One Sentence That Set Me Free-ish

Last year I went on a second date with a nice man I wasn’t interested in. If I’m honest, I’ve done this quite a lot. On the surface it isn’t a horrible practice. I think it shows I have an understanding that people, like books or movies, might need a few pages or scenes to get into. That immediate chemistry can be misleading and not everyone is their best self if they’re nervous.

The first date went like this:

Me: “Hi Markus. Tell me about yourself.”

Three hours later I knew that Markus loved the color purple, went on long road trips with his dad, ate Mexican food four times a week, had been married twice, loved running, and was allergic to pineapple. If Markus asked me a question it was so that he could answer it with a long story about himself, about how much he loved teaching Spanish and how his favorite running shoes, New Balance, were shoes I should get. He had a coupon. Just wait. He’ll get it on his phone while he talked about Aztec art.

“I don’t run,” I tried to tell him.

“Just in case we start running together,” he said. “You’ll love them. My house is next to running trails. We can go for morning runs.”

I knew right away I didn’t want to see him again but I agreed to another date anyway.

I know there are a lot of women who would have snuck out the back on that first date and left him wondering where his running partner went. Or just asked him, flat out why he’s like a radio that can’t be turned off, instead of a person interested in another person.

When asked out again I know that some women would just say, “Oof, God no.” But at the end of the night when Markus said, “Let’s go for a walk Thursday,” I said yes.

Suffice to say that many people in the world will be amazed that I have trouble with this. I am amazed that I have trouble with this. I’m tough with my students, collaborative with colleagues, honest with friends. I would even go so far as saying if you met me, you would be shocked that I don’t just say, “No thanks.”

I’m fifty-nine. I should know how to do this by now. I don’t want to unpack my maybe-generational, maybe-conflict-avoidant, perhaps patriarchal upbringing to get to the useful part of this essay. If you can’t say no to dates, bake sales, carpools, or committees, I think my therapist’s advice will help you.

Yes, I went to a therapist.

Here’s how it went:

“How do I tell this nice person that I don’t want to go out with him again,” I said.

My therapist calmly replied, “Just call him.”

“And say what?”

“’This connection isn’t the connection I was looking for. Be well.’” She said this without hesitation.

“What do I say when he asks why?”

“Say, ‘Because I don’t want to’. Or, repeat, ‘This isn’t the connection I was looking for’.”

“Don’t I owe him an explanation?

“No,” she said and then we had a conversation about boundaries and I thought, this is what they should teach in high school and stop hammering home isosceles triangles.

I hung up because It couldn’t be that easy. I asked my daughters who are twenty-one and twenty-three and both of them said the same thing. Before calling Marcus, I visualized the conversation and realized that it was his reaction I was worried about. The negotiating part of the conversation, women my age have spent a lifetime navigating with partners of all kinds.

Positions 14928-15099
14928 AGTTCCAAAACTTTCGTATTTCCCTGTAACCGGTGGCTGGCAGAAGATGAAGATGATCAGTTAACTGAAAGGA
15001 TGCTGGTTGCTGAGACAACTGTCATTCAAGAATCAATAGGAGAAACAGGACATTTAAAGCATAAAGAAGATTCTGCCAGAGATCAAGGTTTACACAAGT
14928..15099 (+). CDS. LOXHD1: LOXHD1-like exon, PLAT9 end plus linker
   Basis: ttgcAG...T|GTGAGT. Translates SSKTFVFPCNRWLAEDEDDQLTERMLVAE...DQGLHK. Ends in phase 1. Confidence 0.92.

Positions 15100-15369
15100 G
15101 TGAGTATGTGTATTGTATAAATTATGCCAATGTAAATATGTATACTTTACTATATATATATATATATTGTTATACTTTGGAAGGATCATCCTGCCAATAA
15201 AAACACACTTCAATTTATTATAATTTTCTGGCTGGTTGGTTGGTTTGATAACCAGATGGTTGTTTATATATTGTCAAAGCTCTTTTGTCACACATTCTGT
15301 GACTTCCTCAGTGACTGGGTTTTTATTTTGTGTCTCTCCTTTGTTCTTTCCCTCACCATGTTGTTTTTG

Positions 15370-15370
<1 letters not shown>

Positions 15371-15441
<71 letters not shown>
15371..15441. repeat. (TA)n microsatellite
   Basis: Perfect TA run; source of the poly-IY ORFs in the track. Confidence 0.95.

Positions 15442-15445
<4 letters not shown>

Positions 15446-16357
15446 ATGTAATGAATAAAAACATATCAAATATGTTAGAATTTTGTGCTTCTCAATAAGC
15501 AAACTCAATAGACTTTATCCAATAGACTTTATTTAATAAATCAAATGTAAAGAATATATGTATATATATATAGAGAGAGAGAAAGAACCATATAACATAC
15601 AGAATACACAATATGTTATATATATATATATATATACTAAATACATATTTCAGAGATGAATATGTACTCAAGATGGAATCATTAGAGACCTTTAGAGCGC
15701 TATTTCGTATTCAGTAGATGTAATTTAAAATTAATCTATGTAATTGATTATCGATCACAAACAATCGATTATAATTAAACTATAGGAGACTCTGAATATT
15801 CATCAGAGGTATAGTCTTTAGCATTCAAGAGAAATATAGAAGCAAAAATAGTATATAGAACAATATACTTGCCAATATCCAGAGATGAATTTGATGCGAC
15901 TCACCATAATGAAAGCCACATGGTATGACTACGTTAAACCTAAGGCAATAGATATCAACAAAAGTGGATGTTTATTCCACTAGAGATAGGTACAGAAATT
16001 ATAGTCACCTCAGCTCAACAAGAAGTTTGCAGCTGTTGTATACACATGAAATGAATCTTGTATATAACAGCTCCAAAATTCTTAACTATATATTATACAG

“What if he gets mad?” I asked.

“Just say, ‘Okay,’ and hang up.”

“But I said I would go.”

“You are allowed to change your mind.”

“I think it’s going to hurt his feelings.”

“You are not responsible for his feelings.”

There’s not time, in this little space, to explore women and our inherent caregiving, community-loving, we-are-the-world attitudes in life: the inherent whys of having trouble saying no. Besides, I think you just want to know how it went when I canceled my second date with Markus.

I took a deep breath and dialed Markus’s number.

He answered and launched into a description of his morning run and how fun it will be when he and I run together.

I said, “Hey, I’m calling to cancel our Thursday walk. This connection isn’t the connection I’m looking for.” I said it nicely, not as robotic as it sounds here.

He said, “I thought we had a great connection. Was it something I said?”

“I don’t think we’re right for each other,” I said.

“I don’t understand,” he said irritated and hung up.

During the call, there was awkwardness and silence that I didn’t fill with apologies or explanations. Was I sweaty? Yes. Did my heart bounce all over the place with nerves? Yes. Yes, it did. But, after I hung up I felt pretty good, a little unsettled, and definitely relieved.

Did this exercise cure me? Am I able to say, no more easily now? Yes and no.

Markus let me off easily but others responded in the way that I was most afraid of. One guy got epically angry and went on a tirade. One guy stalked me for six months, and I had to call the police and put in security cameras. One guy still texts me once a month to see if I’ve changed my mind: is no really no?

I realized that it’s not the no that’s hard, it’s the reaction to the no that is difficult. Giving me the words helped me when the unhealthy responses came at me. I didn’t faulter, explain, or have conversations I didn’t want to have. Providing the words underpinned what I can control and what I cannot, what is my responsibility and what is not.

Why did it take me so long to learn this? I’m still talking to my therapist about that.

Am I still going on dates? No, because it’s not the connection I am looking for.

xo Ann

I wrote this for Psychology today, by the way. Here is the link to your blog post.

Oh, Man. I wrote about saying no here too.